For about eight years now Mr. Vukich and his Law and Order class have been putting on their own mock trial. There has been one yearly ever since the WWT court room was built back in 2003. This year’s class will be mocking up a case where three students were involved in a rollover accident resulting in the loss of one of the student’s lives.
“They spend about a week working with the mock trial, and about five days throughout the semester,” Mr. Vukich stated. The mock trial takes so much preparation to find out all of the information needed. This information is presented to the judges and the jury and will ultimately be the deciding factor in the case and what happens to the driver of the car.
The Law and Order class has to devote at least two weeks to make this as realistic as possible. With teams of three lawyers for each side (known as the prosecution and the defense), time is needed to get all of their questions in order and think of how they want to go with this case.
In past years, this has been taken very seriously, as it should. There are two judges assigned to each case, “in case one is absent one day, it’s nice to have one as a safety net, [and] so they can help each other,” Mr. Vukich claimed.
Everyone in the class has an important role in the case. If you’re not a lawyer, judge, bailiff, or artist, you are in the jury. However, being in the jury isn’t as easy as it sounds. They must take in all of the information that is being presented to them and be able to tell what is fact, from what is fiction.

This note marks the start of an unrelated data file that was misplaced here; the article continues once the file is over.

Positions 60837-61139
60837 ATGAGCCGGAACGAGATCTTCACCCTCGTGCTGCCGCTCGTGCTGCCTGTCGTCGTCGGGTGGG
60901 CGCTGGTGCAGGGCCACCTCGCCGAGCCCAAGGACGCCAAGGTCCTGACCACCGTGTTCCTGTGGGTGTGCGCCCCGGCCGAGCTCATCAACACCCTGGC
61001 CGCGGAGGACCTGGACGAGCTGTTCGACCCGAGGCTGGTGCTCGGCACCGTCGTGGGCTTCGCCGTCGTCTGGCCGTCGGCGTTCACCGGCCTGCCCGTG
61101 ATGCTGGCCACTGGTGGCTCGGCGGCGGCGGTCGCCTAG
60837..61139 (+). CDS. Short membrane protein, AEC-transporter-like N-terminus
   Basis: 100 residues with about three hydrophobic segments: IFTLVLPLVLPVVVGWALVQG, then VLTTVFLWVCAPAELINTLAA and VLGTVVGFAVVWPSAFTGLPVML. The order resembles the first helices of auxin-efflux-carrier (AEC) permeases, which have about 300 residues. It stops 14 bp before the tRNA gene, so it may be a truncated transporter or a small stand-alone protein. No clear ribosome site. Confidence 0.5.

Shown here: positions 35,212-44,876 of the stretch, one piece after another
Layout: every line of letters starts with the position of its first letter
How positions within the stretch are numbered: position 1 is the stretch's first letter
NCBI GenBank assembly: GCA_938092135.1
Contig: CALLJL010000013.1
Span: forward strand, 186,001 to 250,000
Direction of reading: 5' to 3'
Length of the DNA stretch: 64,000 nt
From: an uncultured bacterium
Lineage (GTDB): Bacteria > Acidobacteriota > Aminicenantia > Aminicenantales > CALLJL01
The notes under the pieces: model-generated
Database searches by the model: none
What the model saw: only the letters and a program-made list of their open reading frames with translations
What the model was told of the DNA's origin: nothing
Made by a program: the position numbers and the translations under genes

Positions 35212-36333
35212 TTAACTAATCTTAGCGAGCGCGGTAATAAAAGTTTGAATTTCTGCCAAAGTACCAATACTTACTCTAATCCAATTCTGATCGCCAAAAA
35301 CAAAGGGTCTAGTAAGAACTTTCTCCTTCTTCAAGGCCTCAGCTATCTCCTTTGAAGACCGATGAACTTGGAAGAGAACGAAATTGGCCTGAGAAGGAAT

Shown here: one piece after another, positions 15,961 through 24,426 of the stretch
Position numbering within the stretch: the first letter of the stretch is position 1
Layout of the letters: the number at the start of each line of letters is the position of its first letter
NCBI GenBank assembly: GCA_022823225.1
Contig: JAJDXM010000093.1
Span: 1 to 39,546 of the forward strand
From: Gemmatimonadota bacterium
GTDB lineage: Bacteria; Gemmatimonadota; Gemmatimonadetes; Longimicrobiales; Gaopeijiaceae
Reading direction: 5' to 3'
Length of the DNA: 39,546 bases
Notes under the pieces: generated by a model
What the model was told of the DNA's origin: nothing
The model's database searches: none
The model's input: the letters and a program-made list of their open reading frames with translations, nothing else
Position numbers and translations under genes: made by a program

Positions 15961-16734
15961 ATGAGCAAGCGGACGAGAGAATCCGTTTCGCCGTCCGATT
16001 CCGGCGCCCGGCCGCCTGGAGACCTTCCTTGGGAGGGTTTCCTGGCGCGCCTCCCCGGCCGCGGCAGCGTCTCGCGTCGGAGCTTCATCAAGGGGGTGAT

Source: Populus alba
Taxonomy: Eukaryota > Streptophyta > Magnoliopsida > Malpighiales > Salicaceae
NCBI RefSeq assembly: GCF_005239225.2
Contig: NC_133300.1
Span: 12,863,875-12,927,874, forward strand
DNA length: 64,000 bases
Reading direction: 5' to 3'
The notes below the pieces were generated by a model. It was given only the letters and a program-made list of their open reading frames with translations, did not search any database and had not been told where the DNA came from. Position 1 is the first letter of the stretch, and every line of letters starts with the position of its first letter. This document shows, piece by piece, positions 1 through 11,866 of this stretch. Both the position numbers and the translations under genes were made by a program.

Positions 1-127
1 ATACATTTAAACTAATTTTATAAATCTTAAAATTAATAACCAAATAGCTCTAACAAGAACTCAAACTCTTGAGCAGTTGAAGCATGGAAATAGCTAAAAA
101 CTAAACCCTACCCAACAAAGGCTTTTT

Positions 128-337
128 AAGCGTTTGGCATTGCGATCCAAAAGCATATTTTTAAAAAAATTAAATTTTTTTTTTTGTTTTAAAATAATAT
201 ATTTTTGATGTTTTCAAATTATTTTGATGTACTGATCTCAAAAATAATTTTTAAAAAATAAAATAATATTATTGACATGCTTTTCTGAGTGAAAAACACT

The remaining students in the jury do have a follow up assignment after the case is done. “They have to do a paper on how they came to their conclusion of the case,” Mr. Vukich said.
Out of all of the mock trials that Mr. Vukich has sat through, the trial from 2006 was his favorite. “That year we created the mock trial of Saddam Hussein; the class did all of the research,” Mr. Vukich stated.
The trial went smoothly with very little input from Mr. Vukich himself. Both the prosecution and the defense had very strong arguments; the jury had a hard decision to make. “I thought this was one of the best trials we’ve ever done. I was not surprised with the outcome,” Mr. Vukich stated.
The jury found the court in favor of the prosecution, who were trying to charge the defendant with negligent homicide.